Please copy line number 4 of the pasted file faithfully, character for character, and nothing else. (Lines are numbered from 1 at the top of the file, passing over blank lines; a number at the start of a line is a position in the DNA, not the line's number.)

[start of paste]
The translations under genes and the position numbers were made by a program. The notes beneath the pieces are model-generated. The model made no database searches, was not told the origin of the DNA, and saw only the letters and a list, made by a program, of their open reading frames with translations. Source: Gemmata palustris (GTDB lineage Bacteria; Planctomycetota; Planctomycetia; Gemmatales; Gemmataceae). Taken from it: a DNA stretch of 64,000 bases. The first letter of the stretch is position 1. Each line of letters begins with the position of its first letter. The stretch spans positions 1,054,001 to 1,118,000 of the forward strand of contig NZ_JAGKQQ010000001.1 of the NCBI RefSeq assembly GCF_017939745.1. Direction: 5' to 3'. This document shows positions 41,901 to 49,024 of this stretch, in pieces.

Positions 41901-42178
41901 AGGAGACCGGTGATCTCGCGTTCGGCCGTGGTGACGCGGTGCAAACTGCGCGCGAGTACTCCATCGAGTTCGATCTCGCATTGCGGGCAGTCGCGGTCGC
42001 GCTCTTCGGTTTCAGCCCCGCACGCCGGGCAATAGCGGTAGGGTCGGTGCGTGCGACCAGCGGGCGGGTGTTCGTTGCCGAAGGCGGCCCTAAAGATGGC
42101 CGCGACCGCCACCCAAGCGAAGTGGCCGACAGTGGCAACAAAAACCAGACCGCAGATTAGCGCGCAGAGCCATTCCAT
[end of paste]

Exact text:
42001 GCTCTTCGGTTTCAGCCCCGCACGCCGGGCAATAGCGGTAGGGTCGGTGCGTGCGACCAGCGGGCGGGTGTTCGTTGCCGAAGGCGGCCCTAAAGATGGC